My best books of 2017 – A personal overview of my reading year

There are inevitably lists of ‘Best SF Books of…’ such as this one from Barnes and Noble  but with the amount of books on offer from this year and from previous years, it’s almost impossible for any one person to keep up with everything that’s on offer, so this is my very subjective list of the best books I’ve read this year. Some are newly published, others aren’t. Most are SF, but not all.

Rivers of LondonBen Aaronovitch: Rivers of London – Peter Grant #1
This was my year for catching up with Ben Aaronovitch and his Peter Grant series. I’d been meaning to read them for several years, and not managed to get round to it, but I’m so glad I finally made the effort. In fact though I’ve only names the first I would like to include the whole lot in this recommendation. So far that would be: Rivers of London, Moon over Soho , Whispers Underground, Broken Homes, Foxglove Summer and The Hanging Tree (books 1 – 6). I also read the novella, The Furthest Station which slots into the sequence at #5.7 and the graphic novel, Body Work which slots in at  #4.5. What can I say? Marvellous. A mixture of urban fantasy, police procedural and the supernatural with young British policeman, Peter Grant, suddenly falling into the world of magic when he sees a ghost while helping with a homicide investigation. That brings him to the notice of Nightingale and The Folly, the Met’s department of magic that no one likes to talk about. I love all these books and read them quickly, one after the other. Especially good is Peter’s cheeky voice, often with added pop-culture references, but quickly snapping to attention when things get serious,. Nightingale as the mentor is very old school British but the rest of the cast of characters run the gamut of inclusivity. As you would expect in multi-cultural London the characters are multi-ethnic, too, from Peter himself who is mixed race to Guleed and Kumar. And it doesn’t stop there. There are half fae plus a housekeeper who has more teeth than seems strictly necessary and a strange culinary relationship with offal. The overarching story is a puzzle to be solved and I’m looking forward to the next one in the series.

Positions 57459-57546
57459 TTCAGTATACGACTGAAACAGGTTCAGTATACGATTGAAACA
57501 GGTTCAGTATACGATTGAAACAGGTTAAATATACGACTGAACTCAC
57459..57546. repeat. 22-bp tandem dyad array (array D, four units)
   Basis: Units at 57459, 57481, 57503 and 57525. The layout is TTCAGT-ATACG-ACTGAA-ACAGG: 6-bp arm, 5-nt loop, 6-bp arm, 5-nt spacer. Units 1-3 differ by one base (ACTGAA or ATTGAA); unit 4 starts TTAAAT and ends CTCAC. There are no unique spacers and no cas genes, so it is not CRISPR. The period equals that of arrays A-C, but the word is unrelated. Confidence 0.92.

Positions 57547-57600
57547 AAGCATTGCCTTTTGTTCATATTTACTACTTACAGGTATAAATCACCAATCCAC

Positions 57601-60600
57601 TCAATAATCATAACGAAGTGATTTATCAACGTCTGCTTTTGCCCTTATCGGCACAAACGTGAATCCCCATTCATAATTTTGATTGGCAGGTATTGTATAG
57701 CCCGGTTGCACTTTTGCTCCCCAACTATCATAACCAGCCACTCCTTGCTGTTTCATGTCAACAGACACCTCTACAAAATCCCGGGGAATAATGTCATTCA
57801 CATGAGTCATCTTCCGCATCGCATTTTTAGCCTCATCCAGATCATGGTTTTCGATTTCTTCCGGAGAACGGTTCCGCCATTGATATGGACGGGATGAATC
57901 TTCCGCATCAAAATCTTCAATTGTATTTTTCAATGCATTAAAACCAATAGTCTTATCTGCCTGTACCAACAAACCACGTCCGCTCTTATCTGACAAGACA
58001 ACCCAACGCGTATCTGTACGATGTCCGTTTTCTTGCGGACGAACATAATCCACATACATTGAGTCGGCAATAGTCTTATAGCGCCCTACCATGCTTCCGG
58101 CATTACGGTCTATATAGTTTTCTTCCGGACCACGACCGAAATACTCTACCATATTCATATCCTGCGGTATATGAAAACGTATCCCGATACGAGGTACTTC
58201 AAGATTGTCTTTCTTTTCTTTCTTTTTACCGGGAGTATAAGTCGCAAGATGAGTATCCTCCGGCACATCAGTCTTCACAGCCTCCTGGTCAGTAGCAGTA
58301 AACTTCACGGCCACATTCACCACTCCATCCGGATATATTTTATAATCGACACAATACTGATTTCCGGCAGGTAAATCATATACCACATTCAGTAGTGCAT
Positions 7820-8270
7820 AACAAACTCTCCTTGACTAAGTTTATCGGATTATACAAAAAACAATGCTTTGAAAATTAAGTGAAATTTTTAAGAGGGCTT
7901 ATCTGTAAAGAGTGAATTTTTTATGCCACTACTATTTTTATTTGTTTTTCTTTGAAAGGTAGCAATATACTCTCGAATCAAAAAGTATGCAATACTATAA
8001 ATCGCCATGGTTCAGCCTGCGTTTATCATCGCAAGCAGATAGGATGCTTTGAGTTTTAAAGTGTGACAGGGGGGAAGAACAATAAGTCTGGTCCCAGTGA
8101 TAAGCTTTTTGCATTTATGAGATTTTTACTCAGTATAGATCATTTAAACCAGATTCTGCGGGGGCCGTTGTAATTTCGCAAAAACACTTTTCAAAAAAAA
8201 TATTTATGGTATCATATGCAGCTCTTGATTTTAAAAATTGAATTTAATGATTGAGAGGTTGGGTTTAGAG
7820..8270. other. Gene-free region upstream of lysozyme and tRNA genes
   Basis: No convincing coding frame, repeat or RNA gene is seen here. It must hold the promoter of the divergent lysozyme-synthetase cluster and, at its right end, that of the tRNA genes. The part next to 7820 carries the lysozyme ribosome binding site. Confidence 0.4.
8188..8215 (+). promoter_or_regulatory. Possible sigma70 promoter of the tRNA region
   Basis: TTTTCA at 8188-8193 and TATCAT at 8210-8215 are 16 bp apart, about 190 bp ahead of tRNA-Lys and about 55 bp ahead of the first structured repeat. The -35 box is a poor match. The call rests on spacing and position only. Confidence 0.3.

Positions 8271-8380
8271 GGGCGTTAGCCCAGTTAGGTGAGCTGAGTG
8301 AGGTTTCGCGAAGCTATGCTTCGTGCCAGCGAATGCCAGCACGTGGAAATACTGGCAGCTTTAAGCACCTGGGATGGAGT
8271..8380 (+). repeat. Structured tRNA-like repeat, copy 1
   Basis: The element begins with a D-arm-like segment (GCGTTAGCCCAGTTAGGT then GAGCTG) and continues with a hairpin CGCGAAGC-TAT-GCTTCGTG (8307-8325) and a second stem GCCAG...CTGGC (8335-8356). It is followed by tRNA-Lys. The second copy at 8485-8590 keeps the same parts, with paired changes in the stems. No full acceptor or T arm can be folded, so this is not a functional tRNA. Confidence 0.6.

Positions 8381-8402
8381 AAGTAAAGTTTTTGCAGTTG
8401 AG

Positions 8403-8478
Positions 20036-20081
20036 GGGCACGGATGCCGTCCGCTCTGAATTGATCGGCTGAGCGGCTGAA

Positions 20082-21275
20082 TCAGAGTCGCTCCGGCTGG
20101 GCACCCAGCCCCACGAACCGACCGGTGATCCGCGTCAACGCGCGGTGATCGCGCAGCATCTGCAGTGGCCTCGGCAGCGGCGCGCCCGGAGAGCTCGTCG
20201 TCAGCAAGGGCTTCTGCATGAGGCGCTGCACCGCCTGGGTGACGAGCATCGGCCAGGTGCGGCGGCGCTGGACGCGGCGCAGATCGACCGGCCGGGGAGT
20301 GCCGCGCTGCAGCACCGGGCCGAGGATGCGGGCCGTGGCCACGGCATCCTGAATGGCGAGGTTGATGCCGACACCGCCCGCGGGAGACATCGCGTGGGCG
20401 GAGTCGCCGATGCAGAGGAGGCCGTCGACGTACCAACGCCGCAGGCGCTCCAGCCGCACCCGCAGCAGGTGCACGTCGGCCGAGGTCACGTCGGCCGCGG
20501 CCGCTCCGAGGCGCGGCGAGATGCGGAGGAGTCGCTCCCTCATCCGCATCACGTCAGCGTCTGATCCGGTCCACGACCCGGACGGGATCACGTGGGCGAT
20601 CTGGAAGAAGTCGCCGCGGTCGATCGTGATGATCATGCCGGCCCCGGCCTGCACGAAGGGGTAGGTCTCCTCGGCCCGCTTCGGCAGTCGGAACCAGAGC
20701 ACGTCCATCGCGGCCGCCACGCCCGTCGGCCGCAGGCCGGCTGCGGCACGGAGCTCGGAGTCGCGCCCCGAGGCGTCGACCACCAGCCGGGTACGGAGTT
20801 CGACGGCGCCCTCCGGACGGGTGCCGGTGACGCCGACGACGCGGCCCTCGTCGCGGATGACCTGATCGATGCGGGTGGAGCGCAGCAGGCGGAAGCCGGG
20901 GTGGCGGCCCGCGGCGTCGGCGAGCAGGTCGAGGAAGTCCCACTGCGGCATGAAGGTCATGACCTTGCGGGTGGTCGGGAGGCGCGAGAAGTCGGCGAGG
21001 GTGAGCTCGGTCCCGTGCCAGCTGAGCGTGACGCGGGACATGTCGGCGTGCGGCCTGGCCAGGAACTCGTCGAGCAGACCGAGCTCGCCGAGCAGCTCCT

Wedding Bells Magic SpellsLisa Shearin: Wedding Bells, Magic Spells – Raine Benares #8

I didn’t realise there was going to be another Raine Benares novel after everything seemed to be all set for a happyeverafter in Book 7, but I’m delighted to find that there is. All the old favourites are back again as Raine, Elf soldier Michael and dark Goblin lord Tam Nathrach try to prevent peace talks between the various kingdoms from being undermined. If Raine thought she’d given up her magical powers when she parted from the soul-sucking stone, the Saghred, she’d better think again. If it sounds as though it’s too much of a leap to start with book number #8 I can thoroughly recommend the whole series, starting with Magic Lost, Trouble Found. They are second world fantasy books that read like urban fantasy with a quick-talking but vulnerable heroine in deep trouble from the word go. The pacing is breathless and each book picks up where the last one left off.

 

BintiNnedi Okorafor: Binti – Binti #1 and Binti Home – Binti #2

#1 This is very short – novella length – telling the story of Binti, a mathematical genius, who is the first of the Himba people (Namibia) to leave home and travel to university on another planet. Her customs are strange to her fellows. She uses otjize paste made from butterfat and ochre paste on her skin and hair – which is traditional because of the lack of water in the hot desert climate. On the way to the university, the ship she is on is invaded by the alien Meduse. Binti is the only survivor and must use all her skills to effect a rapprochement between the Meduse and the people of Oomza University who have inadvertently wronged the Meduse through not understanding their culture.

Binti – Home is the second in the series. When I read Binti, I wasn’t aware that it was the first part of a series of three novellas, and when I read Binti: Home I wasn’t aware that there was still one more novella to come. I’m going to state right at the beginning that I hate cliffhanger endings, so I’m looking forward to the third part to finish off (I hope) the story arc. Basically the Binti novellas are about acceptance of other cultures and miscommunication. When Binti returns home to Namibia of the future with her Meduse friend, Okwu, the first of his people to come to Earth in peace. Binti has become an oddity. Her family never wanted her to leave, now they aren’t sure about her return. It may be the old story of ‘you can never go back’. The third Binti book just dropped into my Kindle, but I haven’t had chance to read it yet.